Sputum samples should be sent for staining and culture whenever possible. Sometimes, induced sputum specimens may be required and most useful for diagnosing mycobacterial infections and pneumocystis pneumonia.[5] In many cases, bronchoscopy and bronchoalveolar lavage are necessary to obtain adequate specimens.[6] The sensitivity of bronchoalveolar lavage (BAL) is improved by early over late sampling and is reduced by ongoing or prior antimicrobial treatment.[7] [8] BAL samples should be sent for microbiological studies (Gram stain/culture, AFB, Xpert MTB/RIF, KOH mount/fungal culture) to improve sensitivity.

B. pseudomallei is a facultative intracellular gram-negative bacterium responsible for causing melioidosis.[9] It is a saprophyte distributed widely in soil and freshwater in endemic regions.[10] Infection is localized mainly to Southeast Asia and Northern Australia.[11] Southern and Eastern states of India are considered endemic regions for melioidosis.[12] The predominant mode of transmission is percutaneous inoculation from wet season soil or contaminated water. Other ways of transmission like inhalation, aspiration, and ingestion can also occur.[13]

Most exposures to B. pseudomallei do not result in illness in healthy individuals. Fulminant disease and fatalities can occur in those with defined risk factors. Most common risk factors for melioidosis are uncontrolled diabetes, alcoholism, chronic kidney disease, and chronic lung disease.[14]

Majority of endemic melioidosis occur during monsoon season.[14] Index patient also presented in August during the peak of Southwest monsoon season in Western coastal Karnataka. This is attributed to increased exposure to soil and freshwater at work during the season.

Though most infections with B. pseudomallei result in nonsevere illness, immunocompromised hosts can have severe manifestations.[15] [16] Most common involvement are pneumonia and localized skin infections. Over half of patients of melioidosis can have bacteremia which can disseminate the organism to virtually any organ.[15] Though it can affect people of any age; adults are commonly affected. Pneumonia is the most common manifestation in adults, whereas pneumonia and bacteremia are infrequently seen in children.[17]

An acute presentation with pneumonia may consist of high fever with chills and rigors, cough, sputum, and respiratory distress with or without shock.[18] Chronic presentation may also be seen consisting of cough, purulent sputum production, hemoptysis, and night sweats closely resembling tuberculosis. Co-infection of melioidosis with tuberculosis has been reported previously.[19] Presentation of melioidosis with mediastinal masses is described in literature.[15] Our patient had necrotic mediastinal lymph nodes, raising further suspicion for tuberculosis. Investigations for tuberculosis were negative. Abscesses in internal organs like liver, spleen, kidney, and prostate are well recognized and should raise suspicion for melioidosis in endemic areas.[20]

Gram stain of sputum and abscess pus may reveal gram-negative bacilli of B. pseudomallei with characteristic bipolar staining with a “safety pin” appearance. However, culture is the mainstay of diagnosis.[21] If initial sputum work-up is nondiagnostic, more invasive procedures like bronchoalveolar lavage may be required for the diagnosis.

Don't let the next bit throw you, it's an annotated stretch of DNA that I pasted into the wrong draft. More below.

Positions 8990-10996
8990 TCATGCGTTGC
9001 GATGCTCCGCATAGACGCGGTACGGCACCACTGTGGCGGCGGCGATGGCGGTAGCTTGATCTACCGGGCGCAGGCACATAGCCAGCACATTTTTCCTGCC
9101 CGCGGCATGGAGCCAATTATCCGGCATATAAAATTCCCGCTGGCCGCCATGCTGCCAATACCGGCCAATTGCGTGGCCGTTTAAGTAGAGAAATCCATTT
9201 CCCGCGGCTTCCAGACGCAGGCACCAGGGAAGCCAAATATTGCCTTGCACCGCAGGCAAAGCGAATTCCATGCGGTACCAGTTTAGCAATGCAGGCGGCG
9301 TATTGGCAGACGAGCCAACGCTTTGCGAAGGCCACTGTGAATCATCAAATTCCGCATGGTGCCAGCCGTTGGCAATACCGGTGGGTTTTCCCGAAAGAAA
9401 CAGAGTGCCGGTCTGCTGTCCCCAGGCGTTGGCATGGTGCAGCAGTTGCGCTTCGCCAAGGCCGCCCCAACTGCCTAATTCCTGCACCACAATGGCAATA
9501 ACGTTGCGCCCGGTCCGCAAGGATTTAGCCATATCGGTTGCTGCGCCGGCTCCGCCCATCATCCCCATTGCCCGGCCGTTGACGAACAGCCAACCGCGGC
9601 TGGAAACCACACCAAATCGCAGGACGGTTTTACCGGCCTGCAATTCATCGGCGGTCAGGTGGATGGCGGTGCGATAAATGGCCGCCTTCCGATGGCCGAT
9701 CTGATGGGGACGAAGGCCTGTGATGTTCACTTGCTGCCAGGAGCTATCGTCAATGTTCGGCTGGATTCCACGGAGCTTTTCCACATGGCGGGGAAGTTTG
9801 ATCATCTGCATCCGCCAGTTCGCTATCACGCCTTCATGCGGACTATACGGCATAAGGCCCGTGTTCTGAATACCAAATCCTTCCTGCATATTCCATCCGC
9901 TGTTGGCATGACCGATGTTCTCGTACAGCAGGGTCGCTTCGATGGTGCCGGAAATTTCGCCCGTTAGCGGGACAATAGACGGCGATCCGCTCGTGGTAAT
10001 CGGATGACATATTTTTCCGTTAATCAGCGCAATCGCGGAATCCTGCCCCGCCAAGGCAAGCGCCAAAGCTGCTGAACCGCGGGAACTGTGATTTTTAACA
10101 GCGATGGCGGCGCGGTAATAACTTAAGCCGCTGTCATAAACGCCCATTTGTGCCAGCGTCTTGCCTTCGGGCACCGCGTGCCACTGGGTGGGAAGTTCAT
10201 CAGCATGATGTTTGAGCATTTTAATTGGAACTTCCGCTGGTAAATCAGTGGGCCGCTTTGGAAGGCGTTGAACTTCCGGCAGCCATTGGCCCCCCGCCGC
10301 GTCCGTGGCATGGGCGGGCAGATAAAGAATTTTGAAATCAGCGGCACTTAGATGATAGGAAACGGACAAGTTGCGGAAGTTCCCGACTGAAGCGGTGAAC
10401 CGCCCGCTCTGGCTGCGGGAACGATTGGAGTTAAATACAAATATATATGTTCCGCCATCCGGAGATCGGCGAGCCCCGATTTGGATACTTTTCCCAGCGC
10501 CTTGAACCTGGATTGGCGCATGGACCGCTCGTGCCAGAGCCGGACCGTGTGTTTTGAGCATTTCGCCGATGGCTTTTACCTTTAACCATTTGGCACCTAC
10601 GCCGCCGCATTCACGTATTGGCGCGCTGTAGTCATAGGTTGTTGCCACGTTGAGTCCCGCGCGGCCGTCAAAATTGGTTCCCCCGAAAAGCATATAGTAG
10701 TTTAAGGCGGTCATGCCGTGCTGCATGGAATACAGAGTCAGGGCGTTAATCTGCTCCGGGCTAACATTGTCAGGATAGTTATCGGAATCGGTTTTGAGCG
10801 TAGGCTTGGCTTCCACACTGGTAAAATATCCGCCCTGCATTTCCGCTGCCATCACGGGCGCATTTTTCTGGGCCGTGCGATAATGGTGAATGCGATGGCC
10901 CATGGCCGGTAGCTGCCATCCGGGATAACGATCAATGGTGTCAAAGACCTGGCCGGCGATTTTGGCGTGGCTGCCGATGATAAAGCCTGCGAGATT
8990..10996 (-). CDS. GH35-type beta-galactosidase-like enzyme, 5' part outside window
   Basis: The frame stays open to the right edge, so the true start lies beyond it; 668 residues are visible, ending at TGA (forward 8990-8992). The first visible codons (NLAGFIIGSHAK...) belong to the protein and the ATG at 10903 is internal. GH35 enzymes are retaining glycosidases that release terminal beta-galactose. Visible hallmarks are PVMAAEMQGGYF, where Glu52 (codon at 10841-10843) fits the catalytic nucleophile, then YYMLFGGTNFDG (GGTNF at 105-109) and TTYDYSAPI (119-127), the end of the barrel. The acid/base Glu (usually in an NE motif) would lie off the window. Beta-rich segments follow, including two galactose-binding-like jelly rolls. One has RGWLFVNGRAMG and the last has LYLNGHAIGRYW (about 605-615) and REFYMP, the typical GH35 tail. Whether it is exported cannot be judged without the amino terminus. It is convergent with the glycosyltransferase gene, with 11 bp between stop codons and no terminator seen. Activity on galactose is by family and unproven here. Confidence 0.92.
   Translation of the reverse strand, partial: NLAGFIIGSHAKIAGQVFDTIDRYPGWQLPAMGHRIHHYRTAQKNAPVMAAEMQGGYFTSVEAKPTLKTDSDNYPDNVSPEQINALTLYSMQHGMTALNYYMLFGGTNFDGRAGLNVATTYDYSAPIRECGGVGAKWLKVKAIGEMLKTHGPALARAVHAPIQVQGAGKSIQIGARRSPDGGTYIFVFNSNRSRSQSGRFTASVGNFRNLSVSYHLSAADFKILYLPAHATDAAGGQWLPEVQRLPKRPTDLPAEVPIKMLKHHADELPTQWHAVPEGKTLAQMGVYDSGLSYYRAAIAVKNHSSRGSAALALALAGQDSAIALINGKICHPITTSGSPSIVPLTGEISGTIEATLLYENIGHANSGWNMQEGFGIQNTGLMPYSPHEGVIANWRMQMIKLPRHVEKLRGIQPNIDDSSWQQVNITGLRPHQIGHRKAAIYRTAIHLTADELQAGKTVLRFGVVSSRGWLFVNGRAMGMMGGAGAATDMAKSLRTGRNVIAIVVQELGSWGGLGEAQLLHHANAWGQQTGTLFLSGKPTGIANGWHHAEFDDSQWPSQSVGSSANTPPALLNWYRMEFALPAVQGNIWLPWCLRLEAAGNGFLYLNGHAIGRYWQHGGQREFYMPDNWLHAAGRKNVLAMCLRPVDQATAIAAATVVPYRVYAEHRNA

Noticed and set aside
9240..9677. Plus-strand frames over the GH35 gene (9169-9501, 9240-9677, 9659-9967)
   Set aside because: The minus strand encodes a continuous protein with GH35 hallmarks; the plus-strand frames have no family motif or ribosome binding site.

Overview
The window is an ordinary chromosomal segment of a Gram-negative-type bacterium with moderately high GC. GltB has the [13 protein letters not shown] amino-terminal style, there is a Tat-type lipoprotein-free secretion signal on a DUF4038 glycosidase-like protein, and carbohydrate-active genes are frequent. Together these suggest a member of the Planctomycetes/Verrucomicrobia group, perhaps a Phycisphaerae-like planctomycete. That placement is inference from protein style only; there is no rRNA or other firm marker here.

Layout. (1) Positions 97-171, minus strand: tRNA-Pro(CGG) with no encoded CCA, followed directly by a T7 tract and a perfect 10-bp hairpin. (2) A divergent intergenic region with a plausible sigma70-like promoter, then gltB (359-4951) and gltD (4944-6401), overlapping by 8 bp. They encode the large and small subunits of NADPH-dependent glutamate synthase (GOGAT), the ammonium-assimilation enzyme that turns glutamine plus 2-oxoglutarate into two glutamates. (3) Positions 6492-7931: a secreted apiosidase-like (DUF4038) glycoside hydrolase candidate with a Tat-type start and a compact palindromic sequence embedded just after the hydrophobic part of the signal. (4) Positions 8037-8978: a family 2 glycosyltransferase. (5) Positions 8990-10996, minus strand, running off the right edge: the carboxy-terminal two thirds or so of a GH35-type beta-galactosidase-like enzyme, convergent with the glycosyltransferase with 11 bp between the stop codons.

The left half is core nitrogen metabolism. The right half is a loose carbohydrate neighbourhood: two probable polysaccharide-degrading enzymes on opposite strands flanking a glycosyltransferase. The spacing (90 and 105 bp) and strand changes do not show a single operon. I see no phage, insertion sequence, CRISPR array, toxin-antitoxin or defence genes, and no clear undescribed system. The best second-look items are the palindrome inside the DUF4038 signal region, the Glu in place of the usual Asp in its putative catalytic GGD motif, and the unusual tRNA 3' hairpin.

Resistance to various antibiotics is well known, and treatment should be guided by culture sensitivity reports.[22] Treatment should consist of an initial intensive phase with intravenous antibiotics for at least 2 weeks, followed by eradication therapy with oral antibiotics. Eradication therapy should be continued for at least 3 months as it helps in reducing the rate of relapse.[23] Ceftazidime is the mainstay of intensive phase treatment, with carbapenems reserved for severe infections or treatment failures. Amoxicillin/clavulanic acid is used as second-line therapy. Trimethoprim/sulfamethoxazole (co-trimoxazole) is preferred for the eradication phase.[24] However, treatment for individual patients should be adjusted according to clinical manifestations and response to treatment. Since index patient was already receiving amoxicillin/clavulanic acid when diagnosis was made and his symptoms had resolved and organism was found sensitive to amoxicillin/clavulanic acid, same was continued for intensive phase treatment. These patients require a close follow-up to observe for any relapse.


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Conclusion

Melioidosis should be considered in the differentials when an immunocompromised patient presents with pneumonia and multisystem involvement. Microabscesses in internal organs are common. Infections are common among adults and in monsoon season in endemic areas. Culture is the mainstay of diagnosis. Appropriate samples should be sent for culture and may require invasive procedures like bronchoscopy for obtaining appropriate clinical samples if initial testing is nondiagnostic. Treatment consists of an initial intensive phase with intravenous antibiotics followed by prolonged eradication therapy with oral antibiotics as relapse is common.


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Conflict of Interest

None declared.


Address for correspondence

Nandakishore Baikunje, MBBS, MD, DM
Department of Pulmonary Medicine, K.S. Hegde Medical Academy, NITTE (Deemed to be University)
Nityananda Nagara, Deralakatte, Mangaluru, Karnataka 575018
India   

Publikationsverlauf

Publikationsdatum:
02. Dezember 2020 (online)

© 2020. Nitte University (Deemed to be University). This is an open access article published by Thieme under the terms of the Creative Commons Attribution-NonDerivative-NonCommercial-License, permitting copying and reproduction so long as the original work is given appropriate credit. Contents may not be used for commercial purposes, or adapted, remixed, transformed or built upon. (https://creativecommons.org/licenses/by-nc-nd/4.0/).

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Zoom Image
Fig. 1 Chest X-ray showing illdefined nonhomogenous consolidation in right upper zone.
Zoom Image
Fig. 2 CECT thorax (lung window) showing right upper lobe consolidation with diffuse ground glass opacities of the right upper lobe. CECT, contrast-enhanced computerized tomography.
Zoom Image
Fig. 3 CECT thorax (mediastinal window) showing multiple enlarged mediastinal lymph nodes. CECT, contrast-enhanced computerized tomography.